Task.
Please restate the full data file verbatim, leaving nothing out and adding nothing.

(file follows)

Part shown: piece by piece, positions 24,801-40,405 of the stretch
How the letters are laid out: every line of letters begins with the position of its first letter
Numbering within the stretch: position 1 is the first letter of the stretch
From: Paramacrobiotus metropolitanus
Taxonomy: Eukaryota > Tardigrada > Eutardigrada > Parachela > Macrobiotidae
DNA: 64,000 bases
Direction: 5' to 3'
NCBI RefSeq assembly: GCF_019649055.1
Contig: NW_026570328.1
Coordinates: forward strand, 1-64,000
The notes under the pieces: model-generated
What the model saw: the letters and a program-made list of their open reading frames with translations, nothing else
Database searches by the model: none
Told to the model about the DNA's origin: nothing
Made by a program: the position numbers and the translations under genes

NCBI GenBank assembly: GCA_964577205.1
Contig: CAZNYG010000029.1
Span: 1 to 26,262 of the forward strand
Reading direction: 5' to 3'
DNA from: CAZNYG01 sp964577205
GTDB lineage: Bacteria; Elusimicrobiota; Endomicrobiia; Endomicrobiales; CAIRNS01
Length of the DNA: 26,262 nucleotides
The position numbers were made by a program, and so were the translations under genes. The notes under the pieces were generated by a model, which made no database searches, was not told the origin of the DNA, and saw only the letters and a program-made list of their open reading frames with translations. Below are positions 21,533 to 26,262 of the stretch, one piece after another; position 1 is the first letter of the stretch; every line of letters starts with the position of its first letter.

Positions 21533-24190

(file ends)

Part shown: piece by piece, positions 24,801-40,405 of the stretch
How the letters are laid out: every line of letters begins with the position of its first letter
Numbering within the stretch: position 1 is the first letter of the stretch
From: Paramacrobiotus metropolitanus
Taxonomy: Eukaryota > Tardigrada > Eutardigrada > Parachela > Macrobiotidae
DNA: 64,000 bases
Direction: 5' to 3'
NCBI RefSeq assembly: GCF_019649055.1
Contig: NW_026570328.1
Coordinates: forward strand, 1-64,000
The notes under the pieces: model-generated
What the model saw: the letters and a program-made list of their open reading frames with translations, nothing else
Database searches by the model: none
Told to the model about the DNA's origin: nothing
Made by a program: the position numbers and the translations under genes

NCBI GenBank assembly: GCA_964577205.1
Contig: CAZNYG010000029.1
Span: 1 to 26,262 of the forward strand
Reading direction: 5' to 3'
DNA from: CAZNYG01 sp964577205
GTDB lineage: Bacteria; Elusimicrobiota; Endomicrobiia; Endomicrobiales; CAIRNS01
Length of the DNA: 26,262 nucleotides
The position numbers were made by a program, and so were the translations under genes. The notes under the pieces were generated by a model, which made no database searches, was not told the origin of the DNA, and saw only the letters and a program-made list of their open reading frames with translations. Below are positions 21,533 to 26,262 of the stretch, one piece after another; position 1 is the first letter of the stretch; every line of letters starts with the position of its first letter.

Positions 21533-24190